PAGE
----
WelCom News
A newspaper for the Wellington and Palmerston North Catholic Dioceses

Bygones recalled at Hastings’ church

Shona Roberts

Hastings’ Blossom Festival last September celebrated the city’s 50th anniversary and recalled the contribution of Catholics to the city over 122 years.

The pastoral area comprising Our Lady of Lourdes, Havelock North, Sacred Heart Church, Hastings, and St Peter Chanel, Gordon Rd Hastings, with St John’s College, St Joseph’s and St Mary’s primary schools, the Aubert Centre in Flaxmere, the St Vincent de Paul Society, the Catholic Women’s League, the Sisters of Saint Joseph, the Marist Third Order, the Hibernian Society and the Hibernian Club staged a photographic and memorabilia exhibition in Sacred Heart Church.

The first Catholic church was built in 1882 but replaced by a magnificent wooden Gothic model 13 years later. This was razed by fire in 1992 and the present Spanish Mission style design by local architect, Paris Magdalinos, built in 1996.

The choir of Sacred Heart church has been leading musical worship for over 100 years. Musical concerts are sometimes held in the church which seats 460 and have included the National Youth Choir. Last year the church hosted the annual Flowers in Praise Festival.

Many in Hastings will remember the wonderful dances at the Premier Hall which always included a cup of tea in the supper room. Older residents will have played tennis at the Catholic Tennis Club in Victoria Street, opened in 1926, and swum in the convent school baths opened in 1945, long before the city provided swimming baths.

The annual Charity ball, where Catholic girls were presented to the bishop, was another highlight of the social calendar. The first was held in 1947 and became hugely popular in spite of the lack of alcohol.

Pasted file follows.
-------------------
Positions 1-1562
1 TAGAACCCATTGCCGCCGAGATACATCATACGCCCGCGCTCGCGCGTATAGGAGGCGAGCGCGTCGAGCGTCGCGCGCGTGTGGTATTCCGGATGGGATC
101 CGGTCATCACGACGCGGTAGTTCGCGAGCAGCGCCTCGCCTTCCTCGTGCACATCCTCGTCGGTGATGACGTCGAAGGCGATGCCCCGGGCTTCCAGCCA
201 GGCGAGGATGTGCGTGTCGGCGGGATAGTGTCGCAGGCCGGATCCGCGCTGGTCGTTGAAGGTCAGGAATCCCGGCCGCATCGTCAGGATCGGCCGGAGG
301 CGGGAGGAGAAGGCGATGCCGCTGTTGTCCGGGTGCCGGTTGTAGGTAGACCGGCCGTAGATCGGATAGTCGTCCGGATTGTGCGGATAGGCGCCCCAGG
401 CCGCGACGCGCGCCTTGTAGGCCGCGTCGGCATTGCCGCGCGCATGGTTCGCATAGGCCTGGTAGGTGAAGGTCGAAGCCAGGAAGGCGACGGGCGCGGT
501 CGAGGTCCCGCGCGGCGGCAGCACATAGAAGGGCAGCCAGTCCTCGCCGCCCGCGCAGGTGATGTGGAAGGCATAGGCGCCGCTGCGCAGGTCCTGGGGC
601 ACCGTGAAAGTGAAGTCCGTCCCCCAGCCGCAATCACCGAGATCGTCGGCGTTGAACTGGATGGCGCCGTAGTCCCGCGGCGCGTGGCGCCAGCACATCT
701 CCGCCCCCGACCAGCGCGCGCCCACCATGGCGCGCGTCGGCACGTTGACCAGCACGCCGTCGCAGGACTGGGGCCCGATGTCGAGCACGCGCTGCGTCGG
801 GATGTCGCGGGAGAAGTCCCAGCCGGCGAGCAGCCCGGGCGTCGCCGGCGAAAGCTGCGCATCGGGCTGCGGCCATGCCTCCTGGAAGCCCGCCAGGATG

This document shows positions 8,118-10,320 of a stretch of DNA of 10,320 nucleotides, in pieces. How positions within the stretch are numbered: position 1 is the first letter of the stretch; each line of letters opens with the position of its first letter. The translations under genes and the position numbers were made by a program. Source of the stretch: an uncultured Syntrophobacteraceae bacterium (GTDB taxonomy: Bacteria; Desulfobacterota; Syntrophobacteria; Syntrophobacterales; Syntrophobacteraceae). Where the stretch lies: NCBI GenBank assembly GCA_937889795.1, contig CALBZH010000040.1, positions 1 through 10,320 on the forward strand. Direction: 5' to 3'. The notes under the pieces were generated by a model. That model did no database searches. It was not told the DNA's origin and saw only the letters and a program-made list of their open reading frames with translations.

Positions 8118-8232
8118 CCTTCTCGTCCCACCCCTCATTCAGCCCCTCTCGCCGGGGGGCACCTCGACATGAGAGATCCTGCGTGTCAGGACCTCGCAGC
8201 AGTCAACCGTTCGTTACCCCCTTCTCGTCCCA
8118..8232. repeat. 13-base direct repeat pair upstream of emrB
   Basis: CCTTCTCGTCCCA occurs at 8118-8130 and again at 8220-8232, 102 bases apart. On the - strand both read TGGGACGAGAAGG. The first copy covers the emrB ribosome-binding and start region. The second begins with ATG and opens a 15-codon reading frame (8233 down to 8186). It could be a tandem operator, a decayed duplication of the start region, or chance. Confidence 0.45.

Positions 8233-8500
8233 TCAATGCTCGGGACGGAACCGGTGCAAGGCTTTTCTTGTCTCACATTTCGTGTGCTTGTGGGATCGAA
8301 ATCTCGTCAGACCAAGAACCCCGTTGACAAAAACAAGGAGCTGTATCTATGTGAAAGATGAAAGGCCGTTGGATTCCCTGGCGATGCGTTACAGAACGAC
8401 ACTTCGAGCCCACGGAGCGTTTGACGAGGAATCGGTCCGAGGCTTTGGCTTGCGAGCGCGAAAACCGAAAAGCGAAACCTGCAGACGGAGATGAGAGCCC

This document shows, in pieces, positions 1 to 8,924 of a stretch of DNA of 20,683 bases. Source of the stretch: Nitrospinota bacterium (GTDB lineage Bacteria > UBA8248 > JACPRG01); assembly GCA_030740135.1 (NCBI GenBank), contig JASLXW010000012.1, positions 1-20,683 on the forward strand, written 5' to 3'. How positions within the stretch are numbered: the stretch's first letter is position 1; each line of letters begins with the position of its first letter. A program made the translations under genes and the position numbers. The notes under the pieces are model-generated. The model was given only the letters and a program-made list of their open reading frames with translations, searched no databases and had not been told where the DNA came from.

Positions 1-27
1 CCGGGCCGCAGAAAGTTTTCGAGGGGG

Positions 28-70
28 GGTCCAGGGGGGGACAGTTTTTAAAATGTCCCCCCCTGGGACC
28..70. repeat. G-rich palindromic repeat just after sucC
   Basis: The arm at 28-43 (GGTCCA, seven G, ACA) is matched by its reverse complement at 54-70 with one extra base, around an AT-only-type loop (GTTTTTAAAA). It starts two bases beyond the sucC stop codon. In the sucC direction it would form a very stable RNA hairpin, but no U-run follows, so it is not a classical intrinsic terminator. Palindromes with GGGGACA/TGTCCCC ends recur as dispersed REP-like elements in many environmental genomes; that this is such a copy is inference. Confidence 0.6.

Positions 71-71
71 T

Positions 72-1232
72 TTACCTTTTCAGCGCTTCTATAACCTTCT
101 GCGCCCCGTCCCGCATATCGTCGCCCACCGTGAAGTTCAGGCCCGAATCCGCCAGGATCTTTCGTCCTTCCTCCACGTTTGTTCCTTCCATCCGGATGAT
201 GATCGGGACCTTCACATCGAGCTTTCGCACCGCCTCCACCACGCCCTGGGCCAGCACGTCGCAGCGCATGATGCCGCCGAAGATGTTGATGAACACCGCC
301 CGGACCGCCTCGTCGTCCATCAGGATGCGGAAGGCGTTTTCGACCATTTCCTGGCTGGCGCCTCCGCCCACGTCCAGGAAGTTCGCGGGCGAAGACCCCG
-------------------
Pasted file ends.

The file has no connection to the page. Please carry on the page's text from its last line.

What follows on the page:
The Little Sisters of the Poor visited the city’s sick and lonely and ran the Holy Family Home for the Aged from 1953.

The teaching Sisters of St Joseph lived in the large convent built in 1901, next to the church in Heretaunga Street. These sisters taught classes of over 50 children in St Joseph’s school, Eastbourne Street. Marist priests staffed the parish and St John’s College during the 1950s with 15 priests living in the large presbytery.

There are still two Catholic primary schools and one secondary school in Hastings with a combined roll of 1080 but gone are the enormous classes of the 1950s. Lay people staff the present schools which are up to date and offer a comprehensive curriculum alongside the Catholic character.

The Catholic social scene has changed vastly but the groups that organised it continue their good work. The Catholic Women’s League, for example, continues as does the social work of the St Vincent de Paul Society formed in 1906. The St Vincent de Paul shop in Avenue Road is still providing an opportunity to shop cheaply and distributing food parcels, playing a vital part in the Hastings Community. The Hastings Hibernian Society formed in 1885 and the Hibernian Men’s Club also celebrating its 50th anniversary this year, still offers hospitality to the people of Hastings.